• Disorganized thinking: nonsensical thought and speech patterns ranging from subtle to difficult to understand.
  • Negative symptoms: reduction in certain functional domains, such as cognitive decline.

Cannabis use can also cause feelings of dissociation or a loss of your sense of personal identity.

Yes, cannabis can trigger acute psychosis without it progressing to schizophrenia.

Psychosis describes episodes of disconnection from reality. The causes of these symptoms can be many and complex and may not have to do with schizophrenia.

Not all cannabis use leads to psychosis. These experiences are usually related to high dose exposure to THC.

In a study 2021 across more than 109,000 people in the UK, researchers found that there may be a strong association between cannabis dose and the chances of experiencing one of four types of psychotic symptoms, including:

  • auditory hallucinations
  • visual hallucinations
  • delusion of persecution
  • reference delusion

Not all cannabis products contain THC.

Cannabidiol (CBD) is another compound found in the cannabis plant that may have therapeutic effects for schizophrenia. Unlike THC, CBD generally does not have psychoactive properties.

CBD can neutralize the effects of THC, and some research 2018 suggests it can help relieve the psychotic symptoms of schizophrenia as effectively as some prescription drugs – and with fewer side effects.

Other research 2017however, notes that CBD may increase experiences of hallucinations and negative symptoms in some people, even though it may improve other features of psychosis.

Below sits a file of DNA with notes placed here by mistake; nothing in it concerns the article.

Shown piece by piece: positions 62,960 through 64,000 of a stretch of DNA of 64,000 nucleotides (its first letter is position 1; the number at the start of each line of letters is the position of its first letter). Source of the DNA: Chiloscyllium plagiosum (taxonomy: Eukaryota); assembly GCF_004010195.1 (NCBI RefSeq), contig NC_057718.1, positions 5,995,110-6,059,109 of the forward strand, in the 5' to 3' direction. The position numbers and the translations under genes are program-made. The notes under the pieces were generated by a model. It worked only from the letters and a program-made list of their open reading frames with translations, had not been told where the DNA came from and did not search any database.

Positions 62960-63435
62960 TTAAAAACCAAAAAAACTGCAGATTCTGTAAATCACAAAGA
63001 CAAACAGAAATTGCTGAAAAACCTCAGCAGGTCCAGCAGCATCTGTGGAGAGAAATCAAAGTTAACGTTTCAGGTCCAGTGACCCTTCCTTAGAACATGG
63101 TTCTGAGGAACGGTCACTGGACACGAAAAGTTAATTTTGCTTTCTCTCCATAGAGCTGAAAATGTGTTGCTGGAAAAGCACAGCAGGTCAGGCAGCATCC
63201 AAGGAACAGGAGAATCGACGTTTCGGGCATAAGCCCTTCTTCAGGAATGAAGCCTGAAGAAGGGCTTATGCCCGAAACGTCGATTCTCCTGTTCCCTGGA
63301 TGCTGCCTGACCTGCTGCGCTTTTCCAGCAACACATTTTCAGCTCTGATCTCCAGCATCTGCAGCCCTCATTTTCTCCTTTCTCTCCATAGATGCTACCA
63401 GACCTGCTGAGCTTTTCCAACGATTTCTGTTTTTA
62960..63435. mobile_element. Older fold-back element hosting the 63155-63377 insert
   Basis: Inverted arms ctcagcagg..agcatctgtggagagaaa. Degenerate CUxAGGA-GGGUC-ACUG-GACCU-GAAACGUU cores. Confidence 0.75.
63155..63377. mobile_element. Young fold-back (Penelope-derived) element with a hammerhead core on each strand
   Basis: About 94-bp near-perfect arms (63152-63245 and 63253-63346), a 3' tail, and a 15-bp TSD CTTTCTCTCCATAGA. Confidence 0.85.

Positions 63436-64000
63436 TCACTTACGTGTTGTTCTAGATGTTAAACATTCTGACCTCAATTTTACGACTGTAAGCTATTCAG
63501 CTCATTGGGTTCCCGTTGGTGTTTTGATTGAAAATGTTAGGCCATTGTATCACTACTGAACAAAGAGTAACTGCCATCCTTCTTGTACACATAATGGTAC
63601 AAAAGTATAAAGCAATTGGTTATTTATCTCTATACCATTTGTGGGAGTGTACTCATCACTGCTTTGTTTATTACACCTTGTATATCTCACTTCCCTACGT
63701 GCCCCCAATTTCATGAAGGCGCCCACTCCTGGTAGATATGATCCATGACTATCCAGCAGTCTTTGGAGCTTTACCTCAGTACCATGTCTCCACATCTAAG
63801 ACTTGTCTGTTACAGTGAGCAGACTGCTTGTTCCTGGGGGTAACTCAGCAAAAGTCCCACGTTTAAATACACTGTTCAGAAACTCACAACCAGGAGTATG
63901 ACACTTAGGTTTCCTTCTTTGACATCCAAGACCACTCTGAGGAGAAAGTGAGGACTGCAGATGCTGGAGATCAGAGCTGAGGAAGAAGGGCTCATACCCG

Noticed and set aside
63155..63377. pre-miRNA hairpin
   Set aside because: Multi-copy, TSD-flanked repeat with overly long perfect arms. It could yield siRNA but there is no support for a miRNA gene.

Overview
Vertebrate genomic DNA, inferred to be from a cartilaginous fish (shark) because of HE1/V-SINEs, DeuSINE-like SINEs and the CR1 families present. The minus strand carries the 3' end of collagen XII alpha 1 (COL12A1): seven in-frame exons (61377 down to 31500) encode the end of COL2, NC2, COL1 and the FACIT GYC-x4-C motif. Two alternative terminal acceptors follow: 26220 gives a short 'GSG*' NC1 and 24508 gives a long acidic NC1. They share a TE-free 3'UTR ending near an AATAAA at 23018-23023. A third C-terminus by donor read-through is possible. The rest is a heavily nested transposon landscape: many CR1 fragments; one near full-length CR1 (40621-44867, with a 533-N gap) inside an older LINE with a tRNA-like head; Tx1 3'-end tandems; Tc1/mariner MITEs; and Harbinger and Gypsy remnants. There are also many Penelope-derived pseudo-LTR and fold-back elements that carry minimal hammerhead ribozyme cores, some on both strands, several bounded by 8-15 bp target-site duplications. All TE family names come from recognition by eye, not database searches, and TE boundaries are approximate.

While many ongoing studies are still investigating the uses of cannabis products, such as CBD in treatment approaches for schizophrenia, these products are not yet considered mainstream.

Can you use cannabis to relieve the symptoms of schizophrenia?

The data of a 2020 review indicates that people with psychotic disorders are more likely than others to turn to cannabis use.

Researchers speculate that living with a psychotic disorder could make the effects of more enjoyable cannabis.

So, although you may think you feel better when using a cannabis product, it does not necessarily mean that this substance treats your schizophrenia or any other psychotic disorder.

A systematic review 2021 the trials found no changes in schizophrenia symptoms and cognition in people using smoked or oral THC. The same review also found CBD results to be inconclusive.

The cannabis industry is growing, and with it may be the interest of people who have never tried cannabis products before.

Cannabis is not the same as marijuana, although marijuana is a cannabis product.

Although links between cannabis and schizophrenia have been identified, the use of cannabis products does not “cause” schizophrenia.

If you develop schizophrenia after using cannabis, it’s likely because you live with an underlying predisposition to the disorder.

Genetics, your environment, and other physiological elements can interact with cannabis use, leading to the development of a psychotic disorder.

The symptoms of psychosis can be alarming. You may have hallucinations or delusions that may compromise your safety.

If you or someone you know is suffering from psychosis, calling your local first responder teams can help ensure they recover in a safe and secure environment.

In the United States and Canada, you can reach immediate emergency services by dialing 911.